It was altogether an unusual experience for the audience when Amitabh Chakraborty, the award-winning film Director, presented his film “Bishar Blues” at Bangalore International Centre on 23 rd January, 2010. The film which had won the Golden Lotus as the best non-feature film in the National Awards in 2008, as well as awards for best editing and best audiography was screened for the first time in Bangalore by Bangalore International Centre in collaboration with the India Foundation for Arts.
The Director introduced his subject – an exposition on the deeply spiritual music and life-styles of Bishar Fakirs, an indigenous, liberal minded and largely outcast group of Muslims – through a conversation in a moving car and through a series of encounters at various shrines and fairs. The effect was magical and striking. The songs sung by the fakirs were typical folk songs, but questioning at the same time the core ideas of religion and refuting the need for prayers, fastings and pilgrimages.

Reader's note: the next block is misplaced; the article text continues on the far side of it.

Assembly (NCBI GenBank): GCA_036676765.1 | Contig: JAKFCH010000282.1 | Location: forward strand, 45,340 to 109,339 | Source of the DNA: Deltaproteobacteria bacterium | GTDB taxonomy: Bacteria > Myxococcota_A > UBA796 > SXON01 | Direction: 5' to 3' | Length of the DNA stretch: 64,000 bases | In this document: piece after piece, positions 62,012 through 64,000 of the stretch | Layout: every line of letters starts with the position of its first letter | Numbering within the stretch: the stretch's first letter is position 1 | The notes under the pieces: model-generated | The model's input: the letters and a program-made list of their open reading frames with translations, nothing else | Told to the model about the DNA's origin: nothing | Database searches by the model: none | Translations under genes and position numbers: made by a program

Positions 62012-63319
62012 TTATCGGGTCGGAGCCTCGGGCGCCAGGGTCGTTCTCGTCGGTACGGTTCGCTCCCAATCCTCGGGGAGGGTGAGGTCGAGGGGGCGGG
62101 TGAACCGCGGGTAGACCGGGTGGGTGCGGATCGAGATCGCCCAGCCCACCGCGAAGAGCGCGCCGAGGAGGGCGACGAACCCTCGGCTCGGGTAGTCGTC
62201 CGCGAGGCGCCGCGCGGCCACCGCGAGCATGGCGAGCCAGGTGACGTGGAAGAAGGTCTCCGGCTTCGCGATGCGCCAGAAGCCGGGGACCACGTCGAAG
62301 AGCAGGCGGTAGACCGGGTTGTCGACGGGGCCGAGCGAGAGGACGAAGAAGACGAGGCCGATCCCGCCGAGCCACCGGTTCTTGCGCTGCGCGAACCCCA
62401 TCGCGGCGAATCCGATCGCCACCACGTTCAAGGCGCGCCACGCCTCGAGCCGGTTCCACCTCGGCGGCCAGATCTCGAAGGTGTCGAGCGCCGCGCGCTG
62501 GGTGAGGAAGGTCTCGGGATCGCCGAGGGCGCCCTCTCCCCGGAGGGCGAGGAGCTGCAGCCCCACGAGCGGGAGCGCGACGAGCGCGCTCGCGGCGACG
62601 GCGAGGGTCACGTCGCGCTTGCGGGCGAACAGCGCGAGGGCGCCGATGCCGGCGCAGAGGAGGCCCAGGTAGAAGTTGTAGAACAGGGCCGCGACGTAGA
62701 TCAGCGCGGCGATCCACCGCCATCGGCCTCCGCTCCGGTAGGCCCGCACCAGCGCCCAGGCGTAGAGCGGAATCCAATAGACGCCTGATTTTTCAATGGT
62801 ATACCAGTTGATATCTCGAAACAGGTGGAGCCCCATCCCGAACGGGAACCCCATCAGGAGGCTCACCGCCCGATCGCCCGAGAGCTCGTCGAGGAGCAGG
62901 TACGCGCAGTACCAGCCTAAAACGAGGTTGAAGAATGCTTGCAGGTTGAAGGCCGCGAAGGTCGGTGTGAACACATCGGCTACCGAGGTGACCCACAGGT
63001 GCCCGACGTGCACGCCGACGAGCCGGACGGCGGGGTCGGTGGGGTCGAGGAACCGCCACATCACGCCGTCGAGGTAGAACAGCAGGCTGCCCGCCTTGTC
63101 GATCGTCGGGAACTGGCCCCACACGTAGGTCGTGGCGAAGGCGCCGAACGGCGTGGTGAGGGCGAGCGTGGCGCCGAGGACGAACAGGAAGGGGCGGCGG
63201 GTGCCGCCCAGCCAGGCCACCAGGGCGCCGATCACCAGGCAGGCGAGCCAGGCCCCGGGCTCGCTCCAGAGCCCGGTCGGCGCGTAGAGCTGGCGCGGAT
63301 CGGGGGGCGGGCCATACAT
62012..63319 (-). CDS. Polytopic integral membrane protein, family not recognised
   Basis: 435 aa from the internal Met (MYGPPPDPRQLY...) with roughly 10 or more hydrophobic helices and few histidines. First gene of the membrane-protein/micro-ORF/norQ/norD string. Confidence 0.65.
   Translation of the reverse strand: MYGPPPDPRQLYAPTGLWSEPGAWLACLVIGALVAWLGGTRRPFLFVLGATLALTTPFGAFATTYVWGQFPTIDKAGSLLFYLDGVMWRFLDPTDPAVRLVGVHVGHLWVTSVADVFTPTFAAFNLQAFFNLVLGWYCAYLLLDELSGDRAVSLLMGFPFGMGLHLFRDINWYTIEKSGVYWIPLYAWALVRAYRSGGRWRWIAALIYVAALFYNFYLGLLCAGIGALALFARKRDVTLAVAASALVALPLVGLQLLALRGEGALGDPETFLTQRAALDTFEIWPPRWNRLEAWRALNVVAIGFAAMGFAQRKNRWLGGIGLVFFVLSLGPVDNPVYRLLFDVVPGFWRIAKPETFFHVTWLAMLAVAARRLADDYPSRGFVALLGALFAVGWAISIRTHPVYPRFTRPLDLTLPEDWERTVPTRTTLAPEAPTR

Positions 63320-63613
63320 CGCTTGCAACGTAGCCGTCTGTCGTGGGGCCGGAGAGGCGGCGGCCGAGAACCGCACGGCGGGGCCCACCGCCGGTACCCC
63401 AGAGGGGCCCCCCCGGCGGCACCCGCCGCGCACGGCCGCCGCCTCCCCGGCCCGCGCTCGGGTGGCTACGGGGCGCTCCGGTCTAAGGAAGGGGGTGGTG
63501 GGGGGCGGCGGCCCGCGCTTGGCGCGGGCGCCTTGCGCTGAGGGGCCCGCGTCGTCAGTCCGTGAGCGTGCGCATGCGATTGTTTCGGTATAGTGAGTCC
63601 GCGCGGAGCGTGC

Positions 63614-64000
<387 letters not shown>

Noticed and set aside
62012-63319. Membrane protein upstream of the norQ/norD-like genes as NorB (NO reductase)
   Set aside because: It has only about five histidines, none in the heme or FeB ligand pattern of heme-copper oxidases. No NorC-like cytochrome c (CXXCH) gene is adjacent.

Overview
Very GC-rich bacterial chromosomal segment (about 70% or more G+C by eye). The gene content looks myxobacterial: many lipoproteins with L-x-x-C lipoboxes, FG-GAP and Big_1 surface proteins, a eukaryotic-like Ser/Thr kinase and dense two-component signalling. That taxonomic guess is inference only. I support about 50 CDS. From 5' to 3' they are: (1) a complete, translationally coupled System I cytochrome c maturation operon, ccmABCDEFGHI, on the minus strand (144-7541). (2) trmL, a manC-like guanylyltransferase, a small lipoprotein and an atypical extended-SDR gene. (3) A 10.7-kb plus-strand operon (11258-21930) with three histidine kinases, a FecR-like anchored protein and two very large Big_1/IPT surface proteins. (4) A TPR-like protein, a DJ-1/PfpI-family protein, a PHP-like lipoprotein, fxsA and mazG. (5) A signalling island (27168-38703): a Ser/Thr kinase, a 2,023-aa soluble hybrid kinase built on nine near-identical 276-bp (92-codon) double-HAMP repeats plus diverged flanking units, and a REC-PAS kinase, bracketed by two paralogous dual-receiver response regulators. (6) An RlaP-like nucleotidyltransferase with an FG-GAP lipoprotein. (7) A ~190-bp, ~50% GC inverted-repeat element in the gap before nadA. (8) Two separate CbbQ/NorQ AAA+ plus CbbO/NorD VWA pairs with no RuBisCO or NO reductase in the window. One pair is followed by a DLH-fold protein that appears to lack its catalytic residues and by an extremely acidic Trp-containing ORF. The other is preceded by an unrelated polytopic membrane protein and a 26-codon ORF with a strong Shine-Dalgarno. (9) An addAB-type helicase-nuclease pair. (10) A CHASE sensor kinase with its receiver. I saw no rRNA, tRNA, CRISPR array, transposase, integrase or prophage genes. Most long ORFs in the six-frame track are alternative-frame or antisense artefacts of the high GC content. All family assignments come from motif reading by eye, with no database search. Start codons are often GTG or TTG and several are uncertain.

During the interactions the Director explained how he took about 3 years to research and develop the film and how the whole period was an educative experience for him. He thought that the essence of “marfat” philosophy which the Bishar fakirs expounded through their oral traditions and songs – a conviction that realization of one’s true self leads to the realization of God – was particularly relevant in the present context when rigidities and religious fanaticism were creating tensions around the world. The audience, which gave Amitabh Chakraborty a standing ovation, could not have agreed more.